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Among the patients diagnosed with malignancy, the mean age group was 62.8 years (a range of 6-78 years) with male:female ratio of 10:1. Of the male patients, 80% were smokers while a meager 1.5% of females were smokers. Cough was the most common symptom present in 78% cases, followed by weight loss (64%) and chest pain (54%). Hemoptysis was seen in 35% of cases. The size of the lesions varied from 2 to 6 cm. The 96 cases cytologically diagnosed as malignancy were confirmed by histopathology. There were two cases of suspected malignancy and these two cases where FNAC was non-diagnostic also turned out histopathologically to be malignant. Thus, FNAC could diagnose malignancy in 96 of 100 histopathologically proven malignant cases (96%), while in 2 out 100 (2%) cases it provided a suspicion of malignancy. Fine needle aspiration was inadequate in two cases due to the deep location of the tumors which were biopsied later on with bronchoscopic aid. There was no false-positive result. Hence, FNAC provided at least 96% sensitivity and 100% specificity in diagnosing lung tumors. The most common carcinoma as diagnosed by cytology was adenocarcinoma (54.2%), followed by squamous cell carcinoma (25%) and small cell carcinoma (8.3%) [Table 4]. There were also three cases of non-Hodgkin lymphoma (NHL) and two cases of undifferentiated large cell carcinoma [Figure 2]. All the cases corroborated histopathologically except one case of cytologically diagnosed adenocarcinoma which later proved to be a small cell carcinoma. Thus, there was cytological-histopathologic corroboration in 98.9% cases, giving a high rate of diagnostic accuracy to the procedure of FNAC. There are no definite cytological criteria for distinguishing primary from secondary adenocarcinomas. We had one case each of metastatic hepatocellular carcinoma [Figure 3], metastatic fibrosarcoma [Figure 4] and malignant melanoma [Figure 5], all of which had a known primary site of tumor. We also made a diagnosis suggestive of bronchioloalveolar carcinoma (BAC) [Figure 6] which was later confirmed by histopathology.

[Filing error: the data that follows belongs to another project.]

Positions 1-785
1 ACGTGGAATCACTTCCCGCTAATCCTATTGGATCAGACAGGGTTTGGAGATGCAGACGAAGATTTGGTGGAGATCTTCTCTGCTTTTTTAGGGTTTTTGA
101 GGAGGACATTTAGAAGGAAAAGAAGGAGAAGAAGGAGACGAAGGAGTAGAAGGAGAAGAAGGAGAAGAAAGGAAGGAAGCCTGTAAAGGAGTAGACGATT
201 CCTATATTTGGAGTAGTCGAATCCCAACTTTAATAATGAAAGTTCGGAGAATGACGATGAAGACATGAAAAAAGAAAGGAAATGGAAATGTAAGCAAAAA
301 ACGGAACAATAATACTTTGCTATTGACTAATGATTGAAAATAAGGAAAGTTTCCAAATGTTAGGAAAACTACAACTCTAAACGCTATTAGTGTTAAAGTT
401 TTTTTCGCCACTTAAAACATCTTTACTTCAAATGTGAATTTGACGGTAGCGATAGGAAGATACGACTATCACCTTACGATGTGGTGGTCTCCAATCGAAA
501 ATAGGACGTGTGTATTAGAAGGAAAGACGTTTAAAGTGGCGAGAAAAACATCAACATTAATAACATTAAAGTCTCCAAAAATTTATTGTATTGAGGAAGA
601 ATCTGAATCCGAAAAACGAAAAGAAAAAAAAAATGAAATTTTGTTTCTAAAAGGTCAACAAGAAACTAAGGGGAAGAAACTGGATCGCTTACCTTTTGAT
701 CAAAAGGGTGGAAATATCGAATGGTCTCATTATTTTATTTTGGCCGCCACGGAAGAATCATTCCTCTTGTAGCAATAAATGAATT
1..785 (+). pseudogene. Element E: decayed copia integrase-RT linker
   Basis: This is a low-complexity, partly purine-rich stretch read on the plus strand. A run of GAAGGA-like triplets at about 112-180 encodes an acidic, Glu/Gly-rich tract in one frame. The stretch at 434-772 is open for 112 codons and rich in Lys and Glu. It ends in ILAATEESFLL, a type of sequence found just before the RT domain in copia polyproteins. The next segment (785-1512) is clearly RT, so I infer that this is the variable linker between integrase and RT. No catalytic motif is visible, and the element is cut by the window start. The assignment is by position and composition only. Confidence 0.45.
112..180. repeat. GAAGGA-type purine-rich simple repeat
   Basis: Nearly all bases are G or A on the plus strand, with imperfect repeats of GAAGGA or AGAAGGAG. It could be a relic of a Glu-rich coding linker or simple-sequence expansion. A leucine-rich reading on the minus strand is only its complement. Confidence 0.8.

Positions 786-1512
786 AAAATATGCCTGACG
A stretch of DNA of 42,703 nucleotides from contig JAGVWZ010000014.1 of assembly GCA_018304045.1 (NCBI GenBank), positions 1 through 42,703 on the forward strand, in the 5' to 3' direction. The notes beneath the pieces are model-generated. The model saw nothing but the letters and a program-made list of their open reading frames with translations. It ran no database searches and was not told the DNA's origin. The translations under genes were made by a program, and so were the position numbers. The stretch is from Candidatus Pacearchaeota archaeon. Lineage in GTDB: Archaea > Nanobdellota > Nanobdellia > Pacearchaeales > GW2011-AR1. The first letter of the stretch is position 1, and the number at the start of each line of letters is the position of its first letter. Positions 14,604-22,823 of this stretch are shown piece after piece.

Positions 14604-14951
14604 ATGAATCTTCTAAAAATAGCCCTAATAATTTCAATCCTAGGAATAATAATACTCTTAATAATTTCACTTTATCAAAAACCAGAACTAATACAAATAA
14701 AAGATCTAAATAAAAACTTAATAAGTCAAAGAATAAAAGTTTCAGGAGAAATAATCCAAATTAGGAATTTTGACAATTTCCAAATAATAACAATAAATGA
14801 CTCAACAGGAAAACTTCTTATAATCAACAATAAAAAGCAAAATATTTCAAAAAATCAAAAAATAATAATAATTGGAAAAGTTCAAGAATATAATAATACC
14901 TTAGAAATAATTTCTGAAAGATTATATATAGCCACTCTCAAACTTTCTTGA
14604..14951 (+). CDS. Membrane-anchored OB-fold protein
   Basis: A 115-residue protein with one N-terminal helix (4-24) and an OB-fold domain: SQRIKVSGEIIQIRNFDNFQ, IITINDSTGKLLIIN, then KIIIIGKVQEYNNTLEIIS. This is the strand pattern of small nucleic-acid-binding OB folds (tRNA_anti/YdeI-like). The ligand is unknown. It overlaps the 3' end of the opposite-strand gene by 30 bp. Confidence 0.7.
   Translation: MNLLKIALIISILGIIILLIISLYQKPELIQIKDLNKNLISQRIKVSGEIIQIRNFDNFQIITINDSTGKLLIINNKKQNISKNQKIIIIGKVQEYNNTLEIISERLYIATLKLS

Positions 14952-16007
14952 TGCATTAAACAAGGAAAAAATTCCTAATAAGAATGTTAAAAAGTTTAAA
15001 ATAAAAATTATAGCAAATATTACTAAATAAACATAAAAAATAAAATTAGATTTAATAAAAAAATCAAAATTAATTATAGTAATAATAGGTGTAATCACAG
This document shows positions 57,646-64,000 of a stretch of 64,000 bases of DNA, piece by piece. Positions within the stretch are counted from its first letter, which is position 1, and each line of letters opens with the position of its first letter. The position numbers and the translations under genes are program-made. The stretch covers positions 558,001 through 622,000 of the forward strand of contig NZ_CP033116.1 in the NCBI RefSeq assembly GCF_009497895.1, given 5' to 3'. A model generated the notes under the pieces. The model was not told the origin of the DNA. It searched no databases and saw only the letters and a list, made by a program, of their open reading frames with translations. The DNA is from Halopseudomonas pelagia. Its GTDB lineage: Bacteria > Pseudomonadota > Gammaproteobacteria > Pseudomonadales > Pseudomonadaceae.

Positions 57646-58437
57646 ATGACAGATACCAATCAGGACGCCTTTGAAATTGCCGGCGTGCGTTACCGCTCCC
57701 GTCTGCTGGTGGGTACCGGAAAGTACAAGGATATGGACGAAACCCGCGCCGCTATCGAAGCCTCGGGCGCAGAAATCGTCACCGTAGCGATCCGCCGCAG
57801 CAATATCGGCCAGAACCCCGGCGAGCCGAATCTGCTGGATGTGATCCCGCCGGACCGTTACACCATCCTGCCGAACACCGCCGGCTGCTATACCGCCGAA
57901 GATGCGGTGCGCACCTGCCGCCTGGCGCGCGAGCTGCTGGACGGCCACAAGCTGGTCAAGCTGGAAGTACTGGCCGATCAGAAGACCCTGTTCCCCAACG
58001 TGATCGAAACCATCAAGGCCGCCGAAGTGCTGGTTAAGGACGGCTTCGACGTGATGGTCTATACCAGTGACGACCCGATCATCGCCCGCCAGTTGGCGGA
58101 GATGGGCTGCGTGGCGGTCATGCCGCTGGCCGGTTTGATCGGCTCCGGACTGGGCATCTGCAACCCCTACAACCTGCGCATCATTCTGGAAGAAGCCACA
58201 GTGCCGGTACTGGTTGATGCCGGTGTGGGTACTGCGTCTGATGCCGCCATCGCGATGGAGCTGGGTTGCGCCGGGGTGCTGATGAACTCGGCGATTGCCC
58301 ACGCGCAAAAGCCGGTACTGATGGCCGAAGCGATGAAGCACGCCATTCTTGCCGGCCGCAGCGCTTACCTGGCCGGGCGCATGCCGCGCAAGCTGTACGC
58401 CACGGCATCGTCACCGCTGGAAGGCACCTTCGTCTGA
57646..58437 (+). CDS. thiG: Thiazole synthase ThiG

Figure 2: Photomicrograph showing cytological features of large cell anaplastic carcinoma (MGG stain, ×400 magnification)

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Figure 3: Photomicrograph showing metastatic deposits of hepatocellular carcinoma in lung. Inset shows polygonal cells with intranuclear inclusion (arrow) (MGG stain, ×400 magnification)

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Figure 4: Photomicrograph showing cytological features of metastatic deposits in lung from a known case of fibrosarcoma (MGG stain, ×100 magnification)